Clark’s driv­ing ca­reer saw a brief hia­tus dur­ing which he com­pleted a me­chan­i­cal trade, but it wasn’t long be­fore he was back in the cab of a truck. “I left school and did my trade as a mo­tor me­chanic,” he says. “Af­ter that an op­por­tu­nity came up for me to do a con­tract cart­ing daily to the Cen­tral High­lands … and I did that for 30 years. I wore out five trucks and I’ve done, I think, about 5.5 mil­lion kilo­me­tres.”

The award came as a com­plete sur­prise af­ter Ge­of­frey’s long-time friend and me­chanic, Steve Denny from Denny Me­chan­i­cal, tricked him into think­ing they were go­ing on a hol­i­day.

“We drove up … I told him I’d take him a hol­i­day so we could keep it a se­cret,” Denny laughs. Clark says a place on the wall re­minds him of just how much he has to be proud of, cit­ing 30 years of on-time de­liv­er­ies in dif­fi­cult con­di­tions back when trucks weren’t too flash hot.

“To do 30 years into the Cen­tral High­lands with the cli­mate and the weather we’ve got there and not miss a day get­ting the goods through, then to sit back and think, ‘that can never be beaten’, it’s just some­thing I’m ever so proud of.”

Key sup­porter

Viva En­ergy Aus­tralia na­tional trans­port sales man­ager Robert Cav­ic­chi­olo says sup­port­ing the Shell Rim­ula Wall of

“I told him I’d take him on a hol­i­day so we could keep it a se­cret.”

Fame for the past 18 years has been a cause very close to the com­pany and they plan on back­ing it into the fu­ture.

“We’re a key spon­sor for this ac­tiv­ity and it’s very close to us in terms of what we do,” Cav­ic­chi­olo ex­plains.

“The most im­por­tant thing here is peo­ple be­ing recog­nised … it’s great to get be­hind that.

Ev­ery year is a great year, and ev­ery year brings a brand new set of in­ductees and leg­ends into the Hall of Fame. We’re al­ways happy to get be­hind Liz and the team and the vol­un­teers of this great func­tion.”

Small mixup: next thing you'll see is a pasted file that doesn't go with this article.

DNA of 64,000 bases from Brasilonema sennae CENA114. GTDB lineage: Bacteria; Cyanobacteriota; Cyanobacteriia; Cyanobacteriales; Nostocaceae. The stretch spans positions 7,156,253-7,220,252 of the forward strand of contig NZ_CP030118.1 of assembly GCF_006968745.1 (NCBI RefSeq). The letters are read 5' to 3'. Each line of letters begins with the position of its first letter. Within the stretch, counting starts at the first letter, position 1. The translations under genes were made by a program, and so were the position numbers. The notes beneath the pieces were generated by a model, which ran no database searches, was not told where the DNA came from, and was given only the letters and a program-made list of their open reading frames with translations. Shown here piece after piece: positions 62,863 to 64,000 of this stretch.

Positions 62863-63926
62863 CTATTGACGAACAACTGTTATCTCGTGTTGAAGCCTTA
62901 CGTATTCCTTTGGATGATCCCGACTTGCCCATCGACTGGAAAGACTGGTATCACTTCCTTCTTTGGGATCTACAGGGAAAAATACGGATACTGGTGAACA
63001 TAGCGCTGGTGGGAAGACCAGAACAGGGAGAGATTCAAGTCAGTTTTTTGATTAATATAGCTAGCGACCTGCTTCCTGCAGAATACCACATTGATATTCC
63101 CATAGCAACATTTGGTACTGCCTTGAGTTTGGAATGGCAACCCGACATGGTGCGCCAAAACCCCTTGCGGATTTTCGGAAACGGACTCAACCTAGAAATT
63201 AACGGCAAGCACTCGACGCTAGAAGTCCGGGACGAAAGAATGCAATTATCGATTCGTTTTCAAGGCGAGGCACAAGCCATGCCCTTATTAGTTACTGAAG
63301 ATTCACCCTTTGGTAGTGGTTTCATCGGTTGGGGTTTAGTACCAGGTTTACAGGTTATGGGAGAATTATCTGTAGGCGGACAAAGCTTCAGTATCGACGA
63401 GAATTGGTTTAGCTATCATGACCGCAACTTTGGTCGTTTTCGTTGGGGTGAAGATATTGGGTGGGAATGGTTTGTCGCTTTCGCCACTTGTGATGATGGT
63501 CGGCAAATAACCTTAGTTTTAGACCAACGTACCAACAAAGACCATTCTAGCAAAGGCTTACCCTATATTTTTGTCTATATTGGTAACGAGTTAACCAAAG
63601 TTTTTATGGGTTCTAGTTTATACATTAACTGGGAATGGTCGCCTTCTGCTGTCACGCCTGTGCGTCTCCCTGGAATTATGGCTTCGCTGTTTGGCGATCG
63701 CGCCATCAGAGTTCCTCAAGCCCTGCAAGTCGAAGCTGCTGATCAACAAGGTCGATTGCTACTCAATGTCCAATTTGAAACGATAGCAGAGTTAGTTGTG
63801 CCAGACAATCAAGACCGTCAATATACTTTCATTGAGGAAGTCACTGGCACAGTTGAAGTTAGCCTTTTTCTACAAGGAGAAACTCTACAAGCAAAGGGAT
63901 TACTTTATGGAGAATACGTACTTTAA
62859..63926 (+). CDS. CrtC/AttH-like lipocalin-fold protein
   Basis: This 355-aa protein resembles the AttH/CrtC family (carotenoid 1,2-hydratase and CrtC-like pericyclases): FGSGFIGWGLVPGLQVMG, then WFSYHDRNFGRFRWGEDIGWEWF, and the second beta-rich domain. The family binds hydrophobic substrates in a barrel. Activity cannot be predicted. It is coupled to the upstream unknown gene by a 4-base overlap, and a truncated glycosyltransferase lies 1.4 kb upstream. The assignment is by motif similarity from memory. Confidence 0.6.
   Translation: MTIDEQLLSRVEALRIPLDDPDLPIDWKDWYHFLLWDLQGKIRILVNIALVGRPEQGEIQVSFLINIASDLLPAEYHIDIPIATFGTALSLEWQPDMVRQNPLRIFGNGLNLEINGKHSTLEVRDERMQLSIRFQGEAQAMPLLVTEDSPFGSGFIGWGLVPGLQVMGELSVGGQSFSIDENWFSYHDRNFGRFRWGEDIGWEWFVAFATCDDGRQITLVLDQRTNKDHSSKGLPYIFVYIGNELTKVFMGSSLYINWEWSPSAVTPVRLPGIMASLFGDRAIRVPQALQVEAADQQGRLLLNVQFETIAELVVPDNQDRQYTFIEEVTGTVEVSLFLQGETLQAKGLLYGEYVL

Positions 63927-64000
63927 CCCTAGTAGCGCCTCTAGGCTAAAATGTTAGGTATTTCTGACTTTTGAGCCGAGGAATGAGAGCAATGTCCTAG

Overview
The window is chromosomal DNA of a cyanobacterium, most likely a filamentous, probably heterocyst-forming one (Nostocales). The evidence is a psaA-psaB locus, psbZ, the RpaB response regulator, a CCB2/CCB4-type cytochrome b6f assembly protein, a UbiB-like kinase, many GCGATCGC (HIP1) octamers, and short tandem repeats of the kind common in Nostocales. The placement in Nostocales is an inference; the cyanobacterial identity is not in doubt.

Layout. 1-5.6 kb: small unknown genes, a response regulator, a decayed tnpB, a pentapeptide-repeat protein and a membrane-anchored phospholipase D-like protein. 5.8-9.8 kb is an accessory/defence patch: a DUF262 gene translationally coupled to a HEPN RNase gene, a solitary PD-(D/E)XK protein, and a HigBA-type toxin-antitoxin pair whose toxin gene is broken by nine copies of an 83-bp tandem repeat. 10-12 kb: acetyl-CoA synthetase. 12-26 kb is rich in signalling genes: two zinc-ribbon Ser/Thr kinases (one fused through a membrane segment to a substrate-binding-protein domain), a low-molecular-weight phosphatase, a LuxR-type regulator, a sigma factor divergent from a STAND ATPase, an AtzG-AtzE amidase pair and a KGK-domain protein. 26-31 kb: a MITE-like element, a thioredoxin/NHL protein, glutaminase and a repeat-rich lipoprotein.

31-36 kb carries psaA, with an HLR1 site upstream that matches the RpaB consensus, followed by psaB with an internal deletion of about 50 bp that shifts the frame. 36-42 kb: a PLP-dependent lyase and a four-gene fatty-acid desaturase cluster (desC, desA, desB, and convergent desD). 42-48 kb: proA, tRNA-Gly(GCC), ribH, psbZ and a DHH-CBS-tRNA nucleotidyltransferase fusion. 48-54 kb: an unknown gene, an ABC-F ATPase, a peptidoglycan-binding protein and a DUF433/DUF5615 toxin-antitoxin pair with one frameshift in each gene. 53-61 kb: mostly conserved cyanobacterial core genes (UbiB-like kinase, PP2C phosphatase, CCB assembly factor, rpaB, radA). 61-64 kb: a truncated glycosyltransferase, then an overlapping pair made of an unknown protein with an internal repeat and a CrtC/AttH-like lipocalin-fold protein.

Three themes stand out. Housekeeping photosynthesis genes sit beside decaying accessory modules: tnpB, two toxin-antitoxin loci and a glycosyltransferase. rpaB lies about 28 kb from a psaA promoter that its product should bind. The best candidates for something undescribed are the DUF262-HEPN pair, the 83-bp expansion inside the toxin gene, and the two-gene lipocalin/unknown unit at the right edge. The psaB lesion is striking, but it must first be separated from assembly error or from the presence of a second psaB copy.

Sit­ting down with Liz Mar­tin af­ter the cer­e­mony, she ex­plained the need to keep this event run­ning for years to come and also the im­por­tance of im­prov­ing the pub­lic per­cep­tion of the trans­port in­dus­try.

“We plan on run­ning this well into the fu­ture,” she says. “We’ve been do­ing this for 18 years, and there are now just over 1,300 names up on the wall.

“The truck­ing in­dus­try is very much ma­ligned by the greater com­mu­nity so we love to put the pos­i­tive mes­sage out and en­cour­age an ap­pre­ci­a­tion of the in­dus­try.

“This is also about the strong sense of pride in this truck­ing com­mu­nity and acknowledging that.”

“The most im­por­tant thing here is peo­ple be­ing recog­nised.”

Above: Wall of Fame In­ductee John Brad­ford stands proud at the en­trance to the fa­mous Road Trans­port Hall of Fame in Alice SpringsBe­low: The Viva En­ergy Aus­tralia crew, proud key spon­sors of the event: (L-R) Nick Lubran­sky, Dean Farn­worth, Robert Cav­ic­chi­olo and Yap Chong Hua

Above: Liz and some of her ex­cep­tional vol­un­teers in the iconic bush kitchen

Be­low: In­dus­try icon and for­mer Owner//Driver colum­nist Bob McMil­lan ad­dress­ing the crowd over lunch, in what was a touch­ing speech high­light­ing the cur­rent state of the in­dus­try. “The young ones com­ing through might be a bit rough around the edges, but we all were.”

Above: Liz Mar­tin kicks off the Shell Rim­ula Wall of Fame with her speech thank­ing spon­sors, vol­un­teers and guests

Left: Ge­of­frey Clark with his medal … 70 years truckin’!

Above: The medals, ready for their right­ful place with each and ev­ery hero hon­oured on the Shell Rim­ula Wall of Fame

Left: Mar­a­lyn Bier­wirth, who ran road­trains from Ade­laide to Dar­win with the best of ’em